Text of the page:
Caregiver Support 2017-09-12T23:21:03+00:00

Considering caring for
your loved one in your home?

Being a caregiver for your loved one is one of the most challenging and most rewarding tasks you will ever do.

Hospice of North Idaho can support you as you take on the role of caregiver.

You will have access to 24-hour nurses to answer your questions, make in-home visits, and treat any symptoms you may experience.  We also offer trained nursing assistants and volunteers for extra support. Appropriate medications and needed medical equipment are provided.

Call now to discuss your unique wishes. No one is ever turned away because of financial circumstances.

Choose comfort. Choose quality.
Choose the community’s trusted Hospice since 1981.

GRIEF & LOSS

Experience our compassion for those in grief. Hospice of North Idaho provides a safe and supportive age appropriate environment to share experiences about the grief process. We believe that no one should have to grieve alone.

LEARN MORE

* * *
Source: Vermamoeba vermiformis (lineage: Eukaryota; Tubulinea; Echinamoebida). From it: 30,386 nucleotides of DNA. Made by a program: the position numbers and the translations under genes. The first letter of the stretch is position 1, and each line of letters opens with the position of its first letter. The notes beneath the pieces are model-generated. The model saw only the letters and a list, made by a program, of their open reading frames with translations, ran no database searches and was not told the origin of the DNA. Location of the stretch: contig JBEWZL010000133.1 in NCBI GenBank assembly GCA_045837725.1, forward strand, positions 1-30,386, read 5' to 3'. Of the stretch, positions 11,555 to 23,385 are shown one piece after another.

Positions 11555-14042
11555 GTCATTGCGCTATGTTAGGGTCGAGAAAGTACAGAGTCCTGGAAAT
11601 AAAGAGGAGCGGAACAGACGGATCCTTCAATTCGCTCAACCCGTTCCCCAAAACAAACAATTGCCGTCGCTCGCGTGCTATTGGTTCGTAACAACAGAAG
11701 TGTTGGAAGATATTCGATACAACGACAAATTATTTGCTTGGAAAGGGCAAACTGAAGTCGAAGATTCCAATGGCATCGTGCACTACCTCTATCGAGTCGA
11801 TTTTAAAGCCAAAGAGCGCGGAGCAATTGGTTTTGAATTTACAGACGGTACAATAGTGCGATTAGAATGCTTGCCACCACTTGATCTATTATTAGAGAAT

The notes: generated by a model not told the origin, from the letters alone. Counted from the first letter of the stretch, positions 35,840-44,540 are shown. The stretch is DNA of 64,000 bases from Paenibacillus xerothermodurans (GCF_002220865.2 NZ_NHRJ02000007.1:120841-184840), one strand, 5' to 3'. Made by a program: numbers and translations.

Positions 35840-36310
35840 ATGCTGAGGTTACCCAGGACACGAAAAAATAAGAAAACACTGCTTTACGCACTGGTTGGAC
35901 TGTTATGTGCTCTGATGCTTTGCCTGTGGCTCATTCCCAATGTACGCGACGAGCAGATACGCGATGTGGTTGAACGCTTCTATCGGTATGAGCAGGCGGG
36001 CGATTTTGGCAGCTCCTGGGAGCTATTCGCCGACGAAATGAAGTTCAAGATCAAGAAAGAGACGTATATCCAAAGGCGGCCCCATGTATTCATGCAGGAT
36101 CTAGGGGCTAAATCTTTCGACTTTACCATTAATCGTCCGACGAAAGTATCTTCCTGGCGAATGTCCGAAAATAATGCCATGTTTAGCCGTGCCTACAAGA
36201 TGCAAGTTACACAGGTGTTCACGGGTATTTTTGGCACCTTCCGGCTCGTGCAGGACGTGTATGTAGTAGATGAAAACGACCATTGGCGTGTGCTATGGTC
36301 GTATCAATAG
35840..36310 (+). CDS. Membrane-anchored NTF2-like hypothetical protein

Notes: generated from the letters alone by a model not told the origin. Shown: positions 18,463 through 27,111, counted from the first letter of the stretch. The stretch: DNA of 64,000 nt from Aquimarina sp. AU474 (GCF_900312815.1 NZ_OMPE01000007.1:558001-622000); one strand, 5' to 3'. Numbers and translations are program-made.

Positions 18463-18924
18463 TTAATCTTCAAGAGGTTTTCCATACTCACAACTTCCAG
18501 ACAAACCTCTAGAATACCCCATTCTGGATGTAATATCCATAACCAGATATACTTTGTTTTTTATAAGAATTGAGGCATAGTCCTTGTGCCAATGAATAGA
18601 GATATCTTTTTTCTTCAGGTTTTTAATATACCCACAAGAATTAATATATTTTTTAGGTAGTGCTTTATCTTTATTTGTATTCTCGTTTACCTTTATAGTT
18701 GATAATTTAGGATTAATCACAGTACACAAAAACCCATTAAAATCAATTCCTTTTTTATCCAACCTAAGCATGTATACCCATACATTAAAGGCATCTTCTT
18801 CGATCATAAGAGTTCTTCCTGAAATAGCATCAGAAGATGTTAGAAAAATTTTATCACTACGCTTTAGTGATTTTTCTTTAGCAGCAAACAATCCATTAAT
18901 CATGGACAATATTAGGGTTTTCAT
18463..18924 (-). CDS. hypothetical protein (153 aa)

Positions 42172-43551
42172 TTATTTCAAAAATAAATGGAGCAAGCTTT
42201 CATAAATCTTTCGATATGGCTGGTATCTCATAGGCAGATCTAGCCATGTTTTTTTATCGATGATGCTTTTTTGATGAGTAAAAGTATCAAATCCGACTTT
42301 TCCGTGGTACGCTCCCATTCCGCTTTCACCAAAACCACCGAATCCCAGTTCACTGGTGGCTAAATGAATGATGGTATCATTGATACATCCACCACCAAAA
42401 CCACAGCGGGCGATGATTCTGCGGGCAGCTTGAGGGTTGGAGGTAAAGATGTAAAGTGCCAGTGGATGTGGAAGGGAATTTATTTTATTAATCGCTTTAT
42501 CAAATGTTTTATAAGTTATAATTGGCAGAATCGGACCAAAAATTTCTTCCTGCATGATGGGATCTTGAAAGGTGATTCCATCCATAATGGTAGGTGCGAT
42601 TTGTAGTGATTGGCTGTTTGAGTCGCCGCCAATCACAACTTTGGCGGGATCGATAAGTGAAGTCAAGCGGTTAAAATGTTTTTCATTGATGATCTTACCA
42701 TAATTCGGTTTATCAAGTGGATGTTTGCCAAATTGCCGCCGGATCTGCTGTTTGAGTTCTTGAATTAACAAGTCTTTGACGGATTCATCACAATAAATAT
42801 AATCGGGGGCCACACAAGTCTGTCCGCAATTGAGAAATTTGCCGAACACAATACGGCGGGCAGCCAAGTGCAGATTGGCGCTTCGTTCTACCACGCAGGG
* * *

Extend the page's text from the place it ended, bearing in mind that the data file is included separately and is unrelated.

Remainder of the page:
CAREGIVER SUPPORT

Your Hospice Care Team will provide you education for safe care at home.

One of the greatest gifts can be human contact and loving support.

TIPS

1. Be sure to wash your hands before and after providing care to prevent infection or its spread. Wear gloves if handling body fluids.

2. If using an adjustable bed, raise the level of the bed to reduce the strain on your back during caregiving. Be sure to lower it after care is completed.

3. Don’t over-use powders to keep skin creases dry. Powder tends to cake. Use sparingly. Avoid powder if any respiratory problems are present.

4. Keep skin soft with lotion to help prevent dry skin.

5. Bath time can be a simple sponge bath. It may not be necessary to bathe daily. Always wash clean areas first and move toward more soiled areas last.

6. Oral care should be done at bath time and after meals or more frequently if the patient breathes primarily through their mouth.

7. Your loved one may lose interest in their favorite activities and talk less often. When they talk, use this time to listen. Gentle touch, a listening ear, and silence can be most meaningful.

8. Your loved one may sleep most often, at times they will be more difficult to arouse and when awakened can seem confused and drowsy.

9. You may expect waking dreams. They may report seeing or speaking with loved ones who have died or talk about going on a trip, seeing lights, butterflies, or other things. Listen calmly with acceptance for their experience. If the experience is disturbing to them, talk to your nurse.